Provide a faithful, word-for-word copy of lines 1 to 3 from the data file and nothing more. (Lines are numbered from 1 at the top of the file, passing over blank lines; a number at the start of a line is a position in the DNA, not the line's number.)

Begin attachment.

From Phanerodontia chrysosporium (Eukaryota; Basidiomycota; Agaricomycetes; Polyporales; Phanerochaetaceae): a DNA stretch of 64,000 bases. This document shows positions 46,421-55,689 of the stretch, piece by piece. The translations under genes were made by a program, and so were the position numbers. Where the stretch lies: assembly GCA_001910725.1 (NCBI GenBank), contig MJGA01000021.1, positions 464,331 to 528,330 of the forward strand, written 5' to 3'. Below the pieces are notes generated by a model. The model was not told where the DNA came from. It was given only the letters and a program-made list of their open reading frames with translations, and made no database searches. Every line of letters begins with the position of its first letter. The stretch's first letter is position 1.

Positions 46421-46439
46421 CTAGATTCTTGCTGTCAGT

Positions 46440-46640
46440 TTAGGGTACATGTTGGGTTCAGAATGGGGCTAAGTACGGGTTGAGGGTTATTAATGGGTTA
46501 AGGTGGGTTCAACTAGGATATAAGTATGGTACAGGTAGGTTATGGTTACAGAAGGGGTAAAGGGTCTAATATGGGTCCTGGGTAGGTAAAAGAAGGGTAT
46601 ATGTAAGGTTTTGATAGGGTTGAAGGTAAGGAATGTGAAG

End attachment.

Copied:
From Phanerodontia chrysosporium (Eukaryota; Basidiomycota; Agaricomycetes; Polyporales; Phanerochaetaceae): a DNA stretch of 64,000 bases. This document shows positions 46,421-55,689 of the stretch, piece by piece. The translations under genes were made by a program, and so were the position numbers. Where the stretch lies: assembly GCA_001910725.1 (NCBI GenBank), contig MJGA01000021.1, positions 464,331 to 528,330 of the forward strand, written 5' to 3'. Below the pieces are notes generated by a model. The model was not told where the DNA came from. It was given only the letters and a program-made list of their open reading frames with translations, and made no database searches. Every line of letters begins with the position of its first letter. The stretch's first letter is position 1.

Positions 46421-46439
46421 CTAGATTCTTGCTGTCAGT